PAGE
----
The Australian Institute of Health and Welfare report card of Australians’ health launched

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Australians’ overall health continues to fare well when compared with similar countries despite significant impacts from the COVID-19 pandemic and ongoing burden of chronic conditions, ‘Australia’s health 2024’ report reveals.

The Australian Institute of Health and Welfare’s (AIHW) biennial flagship report card of Australians’ health was launched last week by the Hon Mark Butler, Minister for Health and Aged Care.

Australia’s health system

In 2021–22, Australia spent an estimated $241.3 billion on health goods and services, an average of $9,365 per person.

Life expectancy

‘Australia’s health 2024’ shows that Australia’s life expectancy at birth is fourth highest among 38 Organisation for Economic Co-operation and Development (OECD) countries, after Japan, Korea and Switzerland. A boy and a girl born in 2020–2022 can expect to live on average 81.2 years and 85.3 years respectively.

For the first time since the mid-1990s, however, life expectancy in Australia decreased. Greater declines in life expectancy were seen in the United States (from 78.9 in 2019 to 76.4 in 2021) and the United Kingdom (from 81.3 in 2019 to 80.4 in 2020).

Health and wellbeing of First Nations people

There have been improvements in the health of Australia’s Aboriginal and Torres Strait Islander population, but significant challenges remain.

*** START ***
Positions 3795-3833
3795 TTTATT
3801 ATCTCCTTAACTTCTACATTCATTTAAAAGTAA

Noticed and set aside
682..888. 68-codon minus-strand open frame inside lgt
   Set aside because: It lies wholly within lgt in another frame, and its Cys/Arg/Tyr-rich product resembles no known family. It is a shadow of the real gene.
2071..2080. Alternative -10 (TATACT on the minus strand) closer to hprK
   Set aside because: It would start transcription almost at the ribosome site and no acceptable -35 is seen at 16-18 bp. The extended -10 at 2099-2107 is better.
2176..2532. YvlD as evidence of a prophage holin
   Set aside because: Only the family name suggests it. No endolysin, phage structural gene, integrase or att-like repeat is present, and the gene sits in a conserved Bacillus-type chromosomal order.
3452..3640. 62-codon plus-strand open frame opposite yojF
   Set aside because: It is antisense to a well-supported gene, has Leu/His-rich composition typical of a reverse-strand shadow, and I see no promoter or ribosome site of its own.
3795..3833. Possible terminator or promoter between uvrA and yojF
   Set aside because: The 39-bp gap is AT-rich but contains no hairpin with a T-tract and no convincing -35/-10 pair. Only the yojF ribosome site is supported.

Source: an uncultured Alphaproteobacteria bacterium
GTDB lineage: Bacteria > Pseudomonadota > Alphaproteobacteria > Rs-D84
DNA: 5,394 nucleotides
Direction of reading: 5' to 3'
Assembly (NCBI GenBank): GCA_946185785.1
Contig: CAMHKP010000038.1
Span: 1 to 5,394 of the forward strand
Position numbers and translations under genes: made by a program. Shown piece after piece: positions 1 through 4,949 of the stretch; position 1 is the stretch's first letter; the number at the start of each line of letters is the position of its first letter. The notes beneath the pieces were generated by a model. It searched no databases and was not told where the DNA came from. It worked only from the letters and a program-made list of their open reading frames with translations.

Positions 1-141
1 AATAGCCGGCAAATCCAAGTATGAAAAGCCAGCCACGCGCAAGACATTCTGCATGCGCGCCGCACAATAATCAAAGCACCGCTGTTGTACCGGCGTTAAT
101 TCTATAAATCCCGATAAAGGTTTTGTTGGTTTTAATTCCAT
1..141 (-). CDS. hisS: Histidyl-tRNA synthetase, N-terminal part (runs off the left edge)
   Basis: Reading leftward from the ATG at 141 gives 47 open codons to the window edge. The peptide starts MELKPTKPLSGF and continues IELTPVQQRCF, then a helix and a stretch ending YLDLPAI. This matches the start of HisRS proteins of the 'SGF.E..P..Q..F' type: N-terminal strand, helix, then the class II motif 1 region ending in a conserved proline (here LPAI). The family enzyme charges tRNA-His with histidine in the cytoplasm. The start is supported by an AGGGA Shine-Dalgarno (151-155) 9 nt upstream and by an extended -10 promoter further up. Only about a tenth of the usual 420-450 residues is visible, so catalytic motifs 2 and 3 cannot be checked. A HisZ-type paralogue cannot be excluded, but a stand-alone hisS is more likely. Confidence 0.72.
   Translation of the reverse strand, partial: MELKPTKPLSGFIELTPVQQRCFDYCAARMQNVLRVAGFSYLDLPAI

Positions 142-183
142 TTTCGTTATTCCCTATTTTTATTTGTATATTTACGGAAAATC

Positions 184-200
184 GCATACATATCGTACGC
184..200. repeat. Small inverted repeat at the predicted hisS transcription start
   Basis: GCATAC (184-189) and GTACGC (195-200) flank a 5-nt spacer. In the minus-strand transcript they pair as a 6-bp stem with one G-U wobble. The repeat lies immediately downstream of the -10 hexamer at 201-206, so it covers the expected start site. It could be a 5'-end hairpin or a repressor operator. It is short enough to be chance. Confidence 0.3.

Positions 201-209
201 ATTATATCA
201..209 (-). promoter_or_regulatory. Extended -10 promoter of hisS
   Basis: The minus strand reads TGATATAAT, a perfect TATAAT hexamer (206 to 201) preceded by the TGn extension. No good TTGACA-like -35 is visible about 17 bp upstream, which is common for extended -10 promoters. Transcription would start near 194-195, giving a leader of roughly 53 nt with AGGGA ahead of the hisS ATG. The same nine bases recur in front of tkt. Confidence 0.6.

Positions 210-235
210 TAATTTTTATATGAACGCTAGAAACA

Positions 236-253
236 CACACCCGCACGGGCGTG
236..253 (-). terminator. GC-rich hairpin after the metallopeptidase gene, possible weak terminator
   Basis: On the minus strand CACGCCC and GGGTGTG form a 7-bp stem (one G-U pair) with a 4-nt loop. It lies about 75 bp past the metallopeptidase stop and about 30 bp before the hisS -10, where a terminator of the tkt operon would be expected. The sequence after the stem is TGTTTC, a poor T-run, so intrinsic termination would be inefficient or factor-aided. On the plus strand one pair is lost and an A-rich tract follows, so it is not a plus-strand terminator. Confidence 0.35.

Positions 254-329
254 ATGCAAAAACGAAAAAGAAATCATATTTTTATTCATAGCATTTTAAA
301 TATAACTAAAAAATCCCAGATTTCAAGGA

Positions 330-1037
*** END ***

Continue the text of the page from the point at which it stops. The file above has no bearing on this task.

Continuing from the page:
Death rates among First Nations people have been falling in most age groups over the past 10 years. There has not been any improvement, however, in infant and child death rates over this time.

Cancers are the most common group of diseases causing deaths among First Nations people, overtaking cardiovascular diseases as the most common group in recent years.

Burden of chronic conditions

‘Australia’s health 2024’ also highlights how with greater life expectancy comes a greater burden of chronic conditions on the Australian population.

Around 3 in 5 Australians were estimated to live with at least one long-term health condition, and 2 in 5 with two or more such conditions, in 2022. Chronic conditions contributed to between 89 and 92 per cent of all deaths each year in Australia from 2002–2022.

Cancer is a major cause of illness in Australia. In 2023, on average over 450 cases were diagnosed each day. Consistent with Australia’s ageing and growing population, between 2000 and 2023 the number of new cancer cases increased by 88% and deaths from cancer increased by 41%.


COVID-19 became the third leading cause of death in Australia in 2022, marking the first time in over 50 years that an infectious disease has been in the top 5 causes of death.

Risk factors

Australia’s health 2024 reveals a decline in some behaviours and risk factors which negatively impact our health. Tobacco use – which causes more deaths than any other behavioural risk factor – continues to drop. 8.3% of people aged 14 and over smoked daily in 2022–‍2023, compared with 12.2% in 2016. The proportion of people aged 14 and over drinking alcohol in ways that put their health at risk has fallen too, from 39% in 2004 to 31% in 2022–23.

While tobacco smoking continues trending down, Australia’s health 2024 shows vaping has become more common.

In 2022–2023, for people aged 14 and over, 3.5% were using e-cigarettes daily – up from 0.5% in 2016. In 2022–2023, females aged 18–24 were more likely to use e-cigarettes daily compared with males – 10.3% of females and 8.5% of males.

Increasing burden of mental health

Australia’s health 2024 also shows the increasing burden of mental health on Australians’ health – especially younger Australians.

In 2022–23, 10% of the population accessed 13.2 million Medicare-subsidised mental health-specific services (an increase from 8% in 2013–14). People aged 18–24 were most likely to receive services (16% of people aged 18–24 years) with females of this age (22%) accessing services at a higher rate than males (11%).